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Ethics of Artificial Intelligence: AI Ethical Issues & Principles

Ethics of Artificial Intelligence

We are entering a new era of content generation with the development of text-generating AI tools like GPT-3 and GPT-4, image-generating AI tools like DALLE 2 and Stable Diffusion, voice-generating AI tools like Microsoft’s VALL-E, and everything else that hasn’t been released yet. And a number of complex ethical problems are associated with it. 

Globally, the rapid development of artificial intelligence (AI) has opened up a wide range of options, from making medical diagnosis easier to enhancing human interactions through social media and automating chores to reducing labor costs.

It’s simple to see what potential this technology has for both corporations and individual creators. Instead of using pixels or paint, generative AI enables text painting. Through automatically generated messages, emails, and content, it allows you to communicate with customers on the business side effectively. Generative AI, when properly implemented, can improve existing workflows by adding precision, power, speed, and convenience, freeing up workers to concentrate on more strategic or creative aspects of their work.

Challenges in AI Ethics

But these quick developments also give rise to serious AI ethical questions (Challenges in AI Ethics). These result from the potential for AI systems to introduce biases, contribute to climate change, endanger human rights, and other things. These AI-related hazards have already started to accumulate on top of already-existing disparities, harming already marginalized groups even more.

Artificial intelligence also opens the door to new questions about ethics and responsibility in the digital age.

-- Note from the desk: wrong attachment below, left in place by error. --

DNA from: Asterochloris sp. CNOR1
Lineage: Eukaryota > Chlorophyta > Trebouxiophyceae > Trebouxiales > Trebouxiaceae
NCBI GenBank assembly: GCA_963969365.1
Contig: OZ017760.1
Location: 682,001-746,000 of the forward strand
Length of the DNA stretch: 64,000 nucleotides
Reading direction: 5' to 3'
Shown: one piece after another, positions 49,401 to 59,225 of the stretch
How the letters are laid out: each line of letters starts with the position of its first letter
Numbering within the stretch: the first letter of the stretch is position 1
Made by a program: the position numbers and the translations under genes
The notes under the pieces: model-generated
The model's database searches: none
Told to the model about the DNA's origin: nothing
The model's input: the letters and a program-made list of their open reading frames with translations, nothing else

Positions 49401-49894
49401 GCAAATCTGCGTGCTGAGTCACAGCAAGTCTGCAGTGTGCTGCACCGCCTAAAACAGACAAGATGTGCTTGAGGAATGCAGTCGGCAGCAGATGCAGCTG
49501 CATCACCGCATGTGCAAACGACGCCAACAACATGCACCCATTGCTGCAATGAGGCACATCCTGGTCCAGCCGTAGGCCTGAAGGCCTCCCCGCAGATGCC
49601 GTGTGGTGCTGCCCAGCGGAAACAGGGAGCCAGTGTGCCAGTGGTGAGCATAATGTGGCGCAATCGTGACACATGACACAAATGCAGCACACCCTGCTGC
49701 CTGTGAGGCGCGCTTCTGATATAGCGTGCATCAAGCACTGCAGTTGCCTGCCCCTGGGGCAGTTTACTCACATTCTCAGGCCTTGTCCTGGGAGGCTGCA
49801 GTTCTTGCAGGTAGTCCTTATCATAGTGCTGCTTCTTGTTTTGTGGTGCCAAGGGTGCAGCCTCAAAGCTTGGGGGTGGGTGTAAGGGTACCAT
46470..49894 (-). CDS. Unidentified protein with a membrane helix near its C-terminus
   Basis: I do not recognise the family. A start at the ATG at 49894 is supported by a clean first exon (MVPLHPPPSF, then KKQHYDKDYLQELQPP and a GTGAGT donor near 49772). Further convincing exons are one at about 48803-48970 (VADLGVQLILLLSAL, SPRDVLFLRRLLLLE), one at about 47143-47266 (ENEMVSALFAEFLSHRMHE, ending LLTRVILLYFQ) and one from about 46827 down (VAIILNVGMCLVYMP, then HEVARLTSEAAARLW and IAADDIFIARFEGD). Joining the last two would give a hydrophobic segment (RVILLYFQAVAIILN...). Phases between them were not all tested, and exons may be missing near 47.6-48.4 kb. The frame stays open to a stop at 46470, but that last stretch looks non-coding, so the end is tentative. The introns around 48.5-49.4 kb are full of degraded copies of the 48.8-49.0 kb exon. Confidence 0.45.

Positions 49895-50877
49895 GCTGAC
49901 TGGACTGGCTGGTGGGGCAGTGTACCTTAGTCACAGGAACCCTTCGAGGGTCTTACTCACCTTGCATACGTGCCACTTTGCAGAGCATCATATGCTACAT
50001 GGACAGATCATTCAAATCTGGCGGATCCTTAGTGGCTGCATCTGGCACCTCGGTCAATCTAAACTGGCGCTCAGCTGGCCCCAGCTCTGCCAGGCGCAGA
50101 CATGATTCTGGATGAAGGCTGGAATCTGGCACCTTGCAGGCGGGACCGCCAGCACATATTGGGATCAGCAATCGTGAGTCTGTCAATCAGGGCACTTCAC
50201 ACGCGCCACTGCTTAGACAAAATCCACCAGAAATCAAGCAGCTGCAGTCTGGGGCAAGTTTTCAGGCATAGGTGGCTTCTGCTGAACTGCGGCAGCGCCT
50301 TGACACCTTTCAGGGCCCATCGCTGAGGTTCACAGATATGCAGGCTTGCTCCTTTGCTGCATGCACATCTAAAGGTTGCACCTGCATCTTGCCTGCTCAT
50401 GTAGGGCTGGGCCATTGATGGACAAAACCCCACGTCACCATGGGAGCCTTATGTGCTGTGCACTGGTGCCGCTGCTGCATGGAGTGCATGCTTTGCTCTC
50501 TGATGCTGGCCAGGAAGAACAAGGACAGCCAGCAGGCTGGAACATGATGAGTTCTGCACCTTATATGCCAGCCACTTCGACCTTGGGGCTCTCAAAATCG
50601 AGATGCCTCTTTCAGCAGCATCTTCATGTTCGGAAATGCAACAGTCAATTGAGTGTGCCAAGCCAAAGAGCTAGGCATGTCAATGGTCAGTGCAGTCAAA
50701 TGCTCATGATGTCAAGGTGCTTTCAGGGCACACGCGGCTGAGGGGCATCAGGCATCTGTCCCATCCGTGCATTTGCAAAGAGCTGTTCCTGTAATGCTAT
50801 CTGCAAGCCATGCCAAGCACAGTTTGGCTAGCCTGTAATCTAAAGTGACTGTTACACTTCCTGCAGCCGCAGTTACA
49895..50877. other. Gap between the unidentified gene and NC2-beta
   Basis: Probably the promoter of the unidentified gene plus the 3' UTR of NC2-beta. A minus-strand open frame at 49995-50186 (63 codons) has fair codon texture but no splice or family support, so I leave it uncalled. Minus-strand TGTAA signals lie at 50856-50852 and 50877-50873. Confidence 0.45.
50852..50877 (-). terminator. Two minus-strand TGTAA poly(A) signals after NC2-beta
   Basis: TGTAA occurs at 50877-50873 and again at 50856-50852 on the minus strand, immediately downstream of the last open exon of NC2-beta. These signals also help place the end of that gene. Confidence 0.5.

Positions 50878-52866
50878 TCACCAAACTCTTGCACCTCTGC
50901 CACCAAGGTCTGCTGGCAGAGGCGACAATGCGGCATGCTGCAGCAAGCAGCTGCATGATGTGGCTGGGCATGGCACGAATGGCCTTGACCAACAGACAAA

What are AI ethics?

Artificial intelligence ethics refers to the concerns that stakeholders must take into account to make sure that the technology is created and applied responsibly. This entails approaching AI in a manner that is secure, ethical, humanistic, and environmentally responsible. 

AI ethics can include things like preventing bias, protecting user and data privacy, and reducing environmental dangers.

AI ethics are sometimes known as computational ethics or machine ethics. It is frequently unclear what defines “good” or “bad” behavior for AI algorithms because the field is still in its infancy. 

Principles for AI Ethics

The goal of the principles for AI ethics is to safeguard society from the unfavorable effects of artificial intelligence. These guidelines seek to safeguard the economy, the environment, and the people. 

Four primary areas make up AI ethics: 

  1. Safety is the ability of an AI to prevent harm to people. This involves refraining from harming others physically or using foul language. It also covers matters like preserving privacy and intellectual property rights. 
  1. Security: This relates to how successfully an AI can defend itself against attacks or avoid being exploited in any way by other systems. Additionally, it refers to an AI’s capacity to defend itself against human manipulation or hacking.
  1. Privacy: This refers to how much information an AI system has about you, how it obtains that information, how it stores it, the tools it uses to analyze it, etc. Basically, any technological corporation uses and shares anything relevant to your personal information! 
  1. Fairness: This is the question of whether or not your rights as a customer are upheld when using a company’s services or goods. 

Examples of AI ethical dilemmas

1. Biased AI

The tendency of algorithms to mirror human prejudices is referred to as machine learning bias, also known as algorithm bias or artificial intelligence bias.

For instance, because more of this type of data has been used in training, a facial recognition algorithm may be trained to identify white people more quickly than black people. People from minority groups may suffer because discrimination thwarts equal opportunity and sustains oppression.

Another example; A page of ladies and girls dressed in various sexified costumes will most likely appear when you search for “school girl” in images. Surprisingly, the majority of the results for “school boy” will be of regular, young school boys. Almost no men, if any, wear sexualized costumes.

2. AI in the Court of Law

There are more ethical issues to consider when AI is used more frequently in court systems throughout the world. AI might be able to assess cases and administer justice in a better, quicker, and more effective manner than a judge. 

Some claim that, by utilizing its speed and vast data ingestion, AI might contribute to the creation of a more equitable criminal justice system, in which machines could analyze and weigh pertinent elements better than humans. As a result, AI would make impartial judgements that are free from subjectivity and bias.